Following waves of immigration in the sixties and seventies, Greek food and culture has become a huge part of Melbourne’s culinary identity. We’ve got the largest Greek population outside of Athens, so it’s no surprise the city is brimming with Greek taverns and family-owned restaurants to suit all occasions and budgets. It’s a tough task, but we’ve pulled together the fifteen best Greek restaurants in Melbourne, with plenty of options for the souv-fans, seafood lovers, dairy queens and vegetarians out there.
If you haven’t been to Stalactites yet, are you even a Melburnian? This iconic family-owned restaurant in the CBD is definitely one of the best Greek restaurants Melbourne has going for it, from the literal stalactite-covered ceiling to the fast-paced service, it’s one-of-a-kind. There’s usually a line for a table in the evenings, but it’s so worth the wait. Start off with the pita and dips before gorging on souvs and gyros. They also have a pretty great kids’ menu with far more options than your standard selection of burgers and chips.
Jim’s Greek Tavern
Generations of Melbourne diners have spent a night at Jim’s Greek Tavern—it’s like a rite of passage we all must go through. But once you’ve been, you’ll understand why. Jim’s is one of the most authentic Greek taverns in Melbourne, known for their traditional service with no menu, no prices, and generous serves. It’s bustling and noisy and a bit confusing at times, but the food has kept people coming back for decades. Add it to your to-do list if you haven’t already made the trip.
It’s Greek food by a Greek guy, as advertised. This place is a casual eatery and bar known for their tapas-style menu and their love of ouzo and the Richmond Football Club. But footy aside, Dimitri’s is a cosy place to stop by for a few drinks or settle in for a Greek feast. Try the grilled calamari and marinated grilled chicken skewers, you can thank us later.
One of Melbourne’s newest Greek restaurants, Gracie Greco is a family-owned and run tavern serving up traditional recipes in Camberwell. The grandparents are in the kitchen cooking up a storm, while the two sons run the beautiful bar and front of house. As for the food, the grilled halloumi is legit drool-worthy—it’s lathered in honey and toasted sesame seeds and is oh so gooey. The gemista (stuffed peppers) are amazing too, with both a vegetarian and beef variety available, no one will go home hungry. And you absolutely have to try the loukoumades (Greek doughnuts) for dessert.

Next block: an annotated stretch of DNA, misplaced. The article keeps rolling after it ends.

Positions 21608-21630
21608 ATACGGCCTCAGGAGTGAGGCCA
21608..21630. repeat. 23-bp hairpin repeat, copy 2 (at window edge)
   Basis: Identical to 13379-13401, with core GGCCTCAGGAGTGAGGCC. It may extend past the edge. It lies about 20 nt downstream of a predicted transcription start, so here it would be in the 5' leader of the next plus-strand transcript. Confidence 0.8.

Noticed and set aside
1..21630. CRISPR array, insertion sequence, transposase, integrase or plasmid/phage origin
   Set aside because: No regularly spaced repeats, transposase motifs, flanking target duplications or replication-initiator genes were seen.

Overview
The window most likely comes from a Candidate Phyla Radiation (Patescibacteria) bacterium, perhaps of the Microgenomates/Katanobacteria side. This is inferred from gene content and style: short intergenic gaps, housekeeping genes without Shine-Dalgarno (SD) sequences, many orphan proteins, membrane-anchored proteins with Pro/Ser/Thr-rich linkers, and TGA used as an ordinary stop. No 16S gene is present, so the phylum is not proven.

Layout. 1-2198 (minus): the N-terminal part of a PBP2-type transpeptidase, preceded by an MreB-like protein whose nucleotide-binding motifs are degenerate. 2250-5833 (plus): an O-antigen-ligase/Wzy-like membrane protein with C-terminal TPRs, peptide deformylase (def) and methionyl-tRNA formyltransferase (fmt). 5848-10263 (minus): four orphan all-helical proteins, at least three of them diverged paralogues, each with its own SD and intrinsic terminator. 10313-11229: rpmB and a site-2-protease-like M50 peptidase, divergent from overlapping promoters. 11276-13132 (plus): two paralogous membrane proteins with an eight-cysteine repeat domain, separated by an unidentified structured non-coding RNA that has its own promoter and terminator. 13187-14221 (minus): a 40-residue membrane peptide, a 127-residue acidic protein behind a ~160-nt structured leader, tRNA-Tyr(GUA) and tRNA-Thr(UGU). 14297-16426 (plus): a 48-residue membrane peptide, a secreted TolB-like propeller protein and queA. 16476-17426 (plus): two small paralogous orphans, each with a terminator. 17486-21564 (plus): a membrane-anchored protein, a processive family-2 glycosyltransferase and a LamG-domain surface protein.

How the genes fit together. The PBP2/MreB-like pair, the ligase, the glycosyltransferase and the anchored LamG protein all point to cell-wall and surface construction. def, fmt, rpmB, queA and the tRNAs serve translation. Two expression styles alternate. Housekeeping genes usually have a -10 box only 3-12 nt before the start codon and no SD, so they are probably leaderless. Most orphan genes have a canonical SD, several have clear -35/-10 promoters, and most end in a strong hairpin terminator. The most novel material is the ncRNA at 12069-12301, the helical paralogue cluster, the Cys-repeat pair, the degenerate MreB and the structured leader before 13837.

Since 2014, Masterchef alumnus Philip Vakos has been sharing his take on Hellenic food in his Swan St haunt, Bahari. What started as a restaurant has grown into so much more—they now offer at-home feasts, picnic hampers, catering services, masterclasses and grazing boxes alongside their in-house service in the restaurant, cocktail bar and upstairs dining room. The menu is designed for sharing, with Vakos’ signature ‘Gringlish’ style filtered across the menu. We’d recommend the saganaki sliders and moussaka toastie—you can’t go wrong.
Venus and Co
Bayside Greek doesn’t get much better than Venus and Co. The Albert Park restaurant offers both dine in and takeaway, with a semi à la carte, banquet-style menu taking centre stage. The dips are the place to start, before working your way through from the small plates to the larger share plates and mains. Save room for dessert though, because the kataifi and baklava ice cream sandwich is every bit as good as it sounds.
Tsindos Greek Kitchen
Established in 1975, the family-owned and run Tsindos is one of the best Greek restaurants in Melbourne’s CBD. Three generations into operation, they continue to serve up traditional favourites from dolmades and moussaka to gemista and souvlakis. Their salads are equally worthy of praise, with plenty of options for vegetarians and meat-lovers alike. They also offer Greek wines and spirits to pair with your meal if you want to have an authentically Greek evening.